Wise, Michael (DNB00)

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WISE, MICHAEL (1646?–1687), musician and composer, was born in Wiltshire not earlier than 1646, if he was, as generally stated, one of the first set of the children of the Chapel Royal in 1660, and in 1663 lay-clerk of St. George's, Windsor. On 6 April 1668 he was appointed organist and master of the choristers of Salisbury Cathedral; on 6 Jan. 1675–6 he was admitted gentleman of the Chapel Royal, and entered as a counter-tenor from Salisbury. When attending Charles II on his progresses, Wise was said to have claimed the privilege of playing the organ in any church visited by his majesty. The charge against Wise of active participation in the schemes of the country party (1680) cannot stand after a careful examination of the ‘Wiltshire Ballad’ (Bagford Ballads, p. 741), and that contemporary rumour gave Wise the credit of being a loyal abhorrer is evident from the tory preacher's approval of the musician's ready wit (cf. Modern Fanatick, 1710, p. 50). His absence from the coronation procession of 1685 has given rise to the belief that social or political misconduct had led to his dismissal; but in a great representative ceremony it was inevitable that a singer holding appointments at Westminster and the Chapel Royal should abandon one or the other choir, and no fewer than twelve singers were thus represented by substitutes (Sandford, Coronation of James II, p. 70). On 27 Jan. 1686–7 Wise was appointed almoner and master of the boys at St. Paul's Cathedral.

Wise's character for conviviality and uncertain temper (Ebsworth) is best supported by the manner of his end. He quarrelled one night with his wife, and rushed out of his house at Salisbury only to stumble upon a watchman, who returned his assaults by a blow from a bill, fracturing Wise's skull. He died on 24 Aug. 1687, and was buried near the great west door of Salisbury Cathedral (Bumpus). His first wife, Jane, the daughter of Robert Harward, died on 10 July 1682, aged 30, and was buried in the churchyard. The administration grant of Wise's goods, of 28 Sept. 1687, gives the names Jane and Harward as those of two elder children, while his youngest girl bears the name of a second and surviving wife, Barbara, and not Margaret, as erroneously stated by Hoare. She renounced probate, and the children, all minors, were placed under the guardianship of John Hopkins clericus.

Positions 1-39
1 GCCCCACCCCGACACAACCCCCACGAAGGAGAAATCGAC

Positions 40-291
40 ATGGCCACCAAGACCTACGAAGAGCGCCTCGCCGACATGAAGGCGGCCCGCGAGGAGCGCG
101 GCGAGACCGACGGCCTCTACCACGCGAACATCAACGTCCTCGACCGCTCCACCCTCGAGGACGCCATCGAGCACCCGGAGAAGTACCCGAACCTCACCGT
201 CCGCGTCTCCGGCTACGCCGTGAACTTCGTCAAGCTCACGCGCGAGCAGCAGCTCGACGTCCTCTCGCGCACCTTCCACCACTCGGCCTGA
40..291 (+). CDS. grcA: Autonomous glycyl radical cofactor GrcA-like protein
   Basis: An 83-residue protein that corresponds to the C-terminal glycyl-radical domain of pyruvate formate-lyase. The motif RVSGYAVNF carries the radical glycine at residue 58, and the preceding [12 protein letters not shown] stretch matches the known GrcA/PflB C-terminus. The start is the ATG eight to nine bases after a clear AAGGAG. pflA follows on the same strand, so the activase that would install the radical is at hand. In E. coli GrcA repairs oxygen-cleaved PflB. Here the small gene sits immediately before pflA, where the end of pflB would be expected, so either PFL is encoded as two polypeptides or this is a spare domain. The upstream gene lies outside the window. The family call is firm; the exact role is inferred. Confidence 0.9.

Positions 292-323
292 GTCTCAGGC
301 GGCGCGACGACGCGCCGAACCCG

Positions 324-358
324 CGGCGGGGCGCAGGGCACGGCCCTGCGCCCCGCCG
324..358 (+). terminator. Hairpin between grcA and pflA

Dr. Aldrich is said to have composed the second part of the anthem, ‘Thy beauty, O Israel,’ on the death of Wise (Bumpus).

Wise, Blow, and Humphrey, who were all trained together by Henry Cooke, form a transition school of English church music, and constitute a link between the foreign style which, encouraged by the king, struggled for mastery after the Restoration, and the original genius of Henry Purcell, for whose bold new harmonies and modulations they paved the way.

Among published music by Wise are: 1. ‘Old Chiron thus preached.’ 2. Catches in the ‘Musical Companion,’ 1667. 3. ‘I charge you, O Daughters,’ in Dering's ‘Cantica Sacra,’ 1674. 4. ‘New Ayres and Dialogues,’ 1678. 5. ‘I will sing,’ in Langdon's ‘Divine Harmony,’ 1774. 6. Six Anthems in Boyce's ‘Cathedral Music,’ 1849, viz. ‘Prepare ye the way,’ a 4; ‘Awake, put on,’ a 3; ‘The Ways of Sion,’ a 2; ‘Thy Beauty, O Israel,’ a 4; ‘Awake up, my Glory,’ a 3; ‘Blessed is he,’ a 3. Several of these anthems have also been republished in Novello's ‘Collections.’

The following remain in manuscript: 1. In Tudway's ‘Collections:’ ‘O praise God,’ a 3; ‘Behold how good,’ a 3; ‘I will sing a new Song,’ a 4; ‘How are the Mighty fallen!’ Morning and Evening Service in D (Harl. MSS. 7338, 7339). 2. ‘Open me the Gates,’ a 3; ‘Comfort ye’ (ascribed to Wise or Aldrich) (Addit. MS. 17840). 3. Bass part: ‘Have Pity on me;’ ‘By the Waters;’ ‘Thy Strength, O Sion’ (ib. 17784). 4. Alto part: ‘Christ rising again’ (ib.. 17820). 5. Organ part: ‘Arise, O Lord;’ ‘I will arise;’ ‘The Lord is my Shepherd,’ a 2 (ib. 30932). 6. ‘Catches’ (ib. 17481, 22099). 7. Song, with Chorus, ‘Justly now let's tribute pay’ (ib. 33234). 8. Service in E flat, at Christ Church Cathedral, Dublin. 9. ‘Gloria in excelsis,’ and ten Anthems, besides those published by Boyce, at Ely Cathedral. 10. Anthems in the Gloucester Cathedral Library. 11. ‘Christ being risen,’ composed by Wise for Easter, and for a long time in use instead of ‘Venite’ at Salisbury Cathedral. Other volumes of his church music are in the British Museum Additional MSS. 30933, 31344–5, 31404, and 31460; and of secular music in Additional MSS. 30382 and 31462.

[Hawkins's Hist. of Music, 2nd edit. ii. 719; Burney's Hist. of Music, iii. 454; Grove's Dict. of Music, iv. 334, 476; Old Cheque-book of the Chapel Royal, pp. 16, 129, 218; Bumpus's Organists and Composers, p. 270; Hoare's Wiltshire, vi. 634; Harris's Salisbury Epitaphs; P. C. C. Admon. Grants; Registers of Salisbury Cathedral, through the courtesy of the Rev. Precentor Carpenter.]

L. M. M.